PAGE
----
For Who Do You Witness?

Motivation matters. It gives focus. It empowers. Compare the difference between a person who goes through the motions at their job with another who is excited to start each day and make an impact. You may discover the difference in their motivation.

Motivation is also important for witnessing.


Many Christians unwittingly witness with a focus on themselves. They may chase the exhilaration they experience. Some are trying to earn God’s favor.


Unfortunately, witnessing for your own benefit can only carry you so far. If it’s about you it’s also up to you. Following this model, you’ll tend to rely on logic, eloquence or your own persuasion. You’ll look to others as projects rather than people. Your concern for your reputation can hold you back. You may debate in order to win an argument. If it’s about you, you’re likely to take rejection personally and get discouraged.

For some, their focus is on others. Their motivation for witnessing comes from compassion for the lost. They survey a sea of humanity and want to reach them all. They may have a family member or friend who does not yet know Jesus. Their heart aches at the thought of anyone not joining us in heaven.

However, even this model can eventually run out of steam. They don’t want to risk the relationship. They become frustrated if the person they’re witnessing to doesn’t seem to respond. Powered by limited human love, they may grow weary of sharing love with someone who does not return it.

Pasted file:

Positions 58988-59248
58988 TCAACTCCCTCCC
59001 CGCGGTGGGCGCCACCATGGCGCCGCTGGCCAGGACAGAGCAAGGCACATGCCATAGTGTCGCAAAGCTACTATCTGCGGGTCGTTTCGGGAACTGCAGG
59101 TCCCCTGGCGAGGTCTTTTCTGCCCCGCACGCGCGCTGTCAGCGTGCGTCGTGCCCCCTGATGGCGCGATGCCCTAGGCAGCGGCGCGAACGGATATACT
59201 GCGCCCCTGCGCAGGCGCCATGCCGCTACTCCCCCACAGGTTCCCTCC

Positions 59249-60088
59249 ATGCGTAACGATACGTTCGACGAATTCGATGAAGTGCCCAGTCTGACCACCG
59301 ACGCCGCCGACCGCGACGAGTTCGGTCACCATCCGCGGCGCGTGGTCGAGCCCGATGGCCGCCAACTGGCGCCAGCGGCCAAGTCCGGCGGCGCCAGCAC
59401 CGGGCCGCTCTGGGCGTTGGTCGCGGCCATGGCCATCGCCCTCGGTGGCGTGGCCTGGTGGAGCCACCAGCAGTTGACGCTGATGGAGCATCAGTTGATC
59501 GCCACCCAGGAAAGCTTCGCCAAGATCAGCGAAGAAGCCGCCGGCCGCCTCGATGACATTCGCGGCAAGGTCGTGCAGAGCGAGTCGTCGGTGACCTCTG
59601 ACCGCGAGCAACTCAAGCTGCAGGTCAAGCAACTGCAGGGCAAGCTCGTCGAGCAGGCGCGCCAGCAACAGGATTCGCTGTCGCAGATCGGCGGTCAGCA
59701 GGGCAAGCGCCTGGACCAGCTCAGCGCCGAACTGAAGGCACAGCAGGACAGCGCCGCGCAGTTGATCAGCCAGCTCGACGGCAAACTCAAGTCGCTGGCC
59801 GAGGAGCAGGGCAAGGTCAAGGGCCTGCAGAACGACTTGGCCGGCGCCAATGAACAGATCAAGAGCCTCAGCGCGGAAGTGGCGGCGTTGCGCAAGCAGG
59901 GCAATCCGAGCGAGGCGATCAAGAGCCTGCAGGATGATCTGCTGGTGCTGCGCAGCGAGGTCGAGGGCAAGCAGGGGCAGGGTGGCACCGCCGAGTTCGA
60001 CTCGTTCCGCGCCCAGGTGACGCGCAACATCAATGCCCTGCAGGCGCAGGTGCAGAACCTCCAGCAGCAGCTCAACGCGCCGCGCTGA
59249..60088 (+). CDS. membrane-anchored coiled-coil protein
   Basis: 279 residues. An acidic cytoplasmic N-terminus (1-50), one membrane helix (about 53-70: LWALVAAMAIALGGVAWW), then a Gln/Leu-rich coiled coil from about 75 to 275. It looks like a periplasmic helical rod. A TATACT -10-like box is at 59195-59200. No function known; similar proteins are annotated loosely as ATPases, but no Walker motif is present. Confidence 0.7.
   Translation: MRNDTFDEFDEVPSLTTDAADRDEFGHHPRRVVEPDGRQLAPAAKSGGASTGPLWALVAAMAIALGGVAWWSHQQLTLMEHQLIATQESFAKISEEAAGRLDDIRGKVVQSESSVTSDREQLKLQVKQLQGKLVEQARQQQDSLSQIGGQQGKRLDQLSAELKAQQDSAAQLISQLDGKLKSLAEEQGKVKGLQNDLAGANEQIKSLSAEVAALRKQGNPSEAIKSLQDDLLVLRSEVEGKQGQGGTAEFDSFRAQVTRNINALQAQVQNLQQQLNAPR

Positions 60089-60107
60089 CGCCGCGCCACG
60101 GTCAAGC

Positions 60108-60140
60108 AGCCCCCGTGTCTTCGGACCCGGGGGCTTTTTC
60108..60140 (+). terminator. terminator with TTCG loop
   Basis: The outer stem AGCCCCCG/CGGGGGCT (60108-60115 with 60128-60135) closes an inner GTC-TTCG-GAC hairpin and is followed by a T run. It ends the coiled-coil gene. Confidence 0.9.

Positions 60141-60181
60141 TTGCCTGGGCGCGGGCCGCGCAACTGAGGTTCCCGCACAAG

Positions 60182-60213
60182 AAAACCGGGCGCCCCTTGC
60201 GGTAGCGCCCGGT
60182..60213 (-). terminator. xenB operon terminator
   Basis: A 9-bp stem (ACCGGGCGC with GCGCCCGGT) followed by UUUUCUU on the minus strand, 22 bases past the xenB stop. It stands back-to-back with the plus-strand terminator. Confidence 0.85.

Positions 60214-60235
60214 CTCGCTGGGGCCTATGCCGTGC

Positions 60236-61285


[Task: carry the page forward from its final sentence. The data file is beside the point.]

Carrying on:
Now don’t misunderstand me. There is joy as we witness because you’re doing what God designed you for. How can we not have compassion for the lost along with an urgency to reach them? Yet these motivations are secondary. There is something much more powerful.

It starts by recognizing that we all have a deep need to be loved. People search for it in things, in other people, in themselves. Everything disappoints until we finally discover God’s amazing grace. “There is nothing I can do to make God love me more and nothing I can do to make God love me less” (Philip Yancey, What’s So Amazing About Grace?). He loves not because of what we’ve done, but because of who he is. It’s a deeply personal love that rejoices when even one of the lost is found.

His grace is our motivation.


“We love because he first loved us” (1 John 4:19). It’s not about us. It’s not even about others. We reach out not because someone deserves it, but because God reached out to us. We share the amazing things Jesus has done as our substitute because we want others to know his beautiful love.

As you personally stand in his grace, you will witness with greater joy. You will go out with God’s heart of compassion. Most importantly, you will go with the transformational message that alone has the power to change hearts.

For who do you witness? “Christ’s love compels us” (2 Corinthians 5:14).

Do you hesitate to witness out of fear? This week’s witnessing tip takes the pressure off of you!